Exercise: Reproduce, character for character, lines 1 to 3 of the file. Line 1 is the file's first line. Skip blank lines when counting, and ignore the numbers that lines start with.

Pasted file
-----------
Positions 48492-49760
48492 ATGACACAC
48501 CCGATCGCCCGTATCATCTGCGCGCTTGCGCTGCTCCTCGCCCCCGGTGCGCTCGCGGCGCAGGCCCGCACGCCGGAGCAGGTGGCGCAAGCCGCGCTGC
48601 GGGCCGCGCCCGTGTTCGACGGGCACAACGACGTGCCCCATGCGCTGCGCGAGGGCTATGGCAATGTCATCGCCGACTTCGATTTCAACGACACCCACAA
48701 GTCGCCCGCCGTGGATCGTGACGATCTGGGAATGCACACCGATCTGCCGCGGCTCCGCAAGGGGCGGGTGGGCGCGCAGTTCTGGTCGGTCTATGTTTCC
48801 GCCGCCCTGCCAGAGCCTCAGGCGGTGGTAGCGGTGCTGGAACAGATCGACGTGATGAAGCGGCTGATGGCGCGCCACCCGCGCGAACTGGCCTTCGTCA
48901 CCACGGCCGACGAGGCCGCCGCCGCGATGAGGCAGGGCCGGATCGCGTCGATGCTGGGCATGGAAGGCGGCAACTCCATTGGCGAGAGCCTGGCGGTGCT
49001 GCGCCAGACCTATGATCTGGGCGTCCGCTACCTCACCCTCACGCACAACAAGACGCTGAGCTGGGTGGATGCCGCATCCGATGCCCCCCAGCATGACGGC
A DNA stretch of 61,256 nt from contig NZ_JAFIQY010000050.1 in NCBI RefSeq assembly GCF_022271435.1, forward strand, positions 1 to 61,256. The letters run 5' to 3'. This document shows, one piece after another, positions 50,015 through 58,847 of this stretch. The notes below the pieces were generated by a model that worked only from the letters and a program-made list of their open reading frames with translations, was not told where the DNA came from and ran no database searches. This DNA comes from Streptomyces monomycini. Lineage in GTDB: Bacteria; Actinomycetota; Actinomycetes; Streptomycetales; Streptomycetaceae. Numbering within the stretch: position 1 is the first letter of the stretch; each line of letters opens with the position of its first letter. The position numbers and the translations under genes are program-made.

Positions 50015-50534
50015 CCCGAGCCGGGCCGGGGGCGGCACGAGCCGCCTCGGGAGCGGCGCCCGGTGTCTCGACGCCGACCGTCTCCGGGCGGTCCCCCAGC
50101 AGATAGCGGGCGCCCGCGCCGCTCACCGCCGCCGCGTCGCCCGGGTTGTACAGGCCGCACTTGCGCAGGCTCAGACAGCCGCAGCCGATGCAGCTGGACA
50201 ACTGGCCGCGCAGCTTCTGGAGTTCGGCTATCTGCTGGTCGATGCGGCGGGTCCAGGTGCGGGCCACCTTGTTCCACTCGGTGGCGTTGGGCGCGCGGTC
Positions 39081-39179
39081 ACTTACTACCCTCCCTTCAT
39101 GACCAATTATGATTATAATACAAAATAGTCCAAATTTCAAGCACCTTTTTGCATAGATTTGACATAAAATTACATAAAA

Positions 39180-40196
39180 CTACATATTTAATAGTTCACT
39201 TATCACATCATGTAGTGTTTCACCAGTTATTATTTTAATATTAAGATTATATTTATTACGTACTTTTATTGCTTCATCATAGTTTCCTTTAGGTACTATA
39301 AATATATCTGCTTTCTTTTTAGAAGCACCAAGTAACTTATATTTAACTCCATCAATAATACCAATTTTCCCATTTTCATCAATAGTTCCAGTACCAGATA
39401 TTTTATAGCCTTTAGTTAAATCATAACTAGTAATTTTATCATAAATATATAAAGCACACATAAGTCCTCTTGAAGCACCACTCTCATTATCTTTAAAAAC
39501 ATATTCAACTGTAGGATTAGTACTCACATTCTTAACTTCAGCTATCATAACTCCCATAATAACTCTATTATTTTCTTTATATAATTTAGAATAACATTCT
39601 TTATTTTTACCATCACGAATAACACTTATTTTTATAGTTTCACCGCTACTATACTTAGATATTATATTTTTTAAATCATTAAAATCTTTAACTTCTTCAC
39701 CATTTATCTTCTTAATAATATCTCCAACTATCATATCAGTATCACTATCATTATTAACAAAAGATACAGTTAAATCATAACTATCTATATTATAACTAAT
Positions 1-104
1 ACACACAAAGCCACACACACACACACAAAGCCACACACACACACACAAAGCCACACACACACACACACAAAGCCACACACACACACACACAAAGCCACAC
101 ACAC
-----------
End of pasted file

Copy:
Positions 48492-49760
48492 ATGACACAC
48501 CCGATCGCCCGTATCATCTGCGCGCTTGCGCTGCTCCTCGCCCCCGGTGCGCTCGCGGCGCAGGCCCGCACGCCGGAGCAGGTGGCGCAAGCCGCGCTGC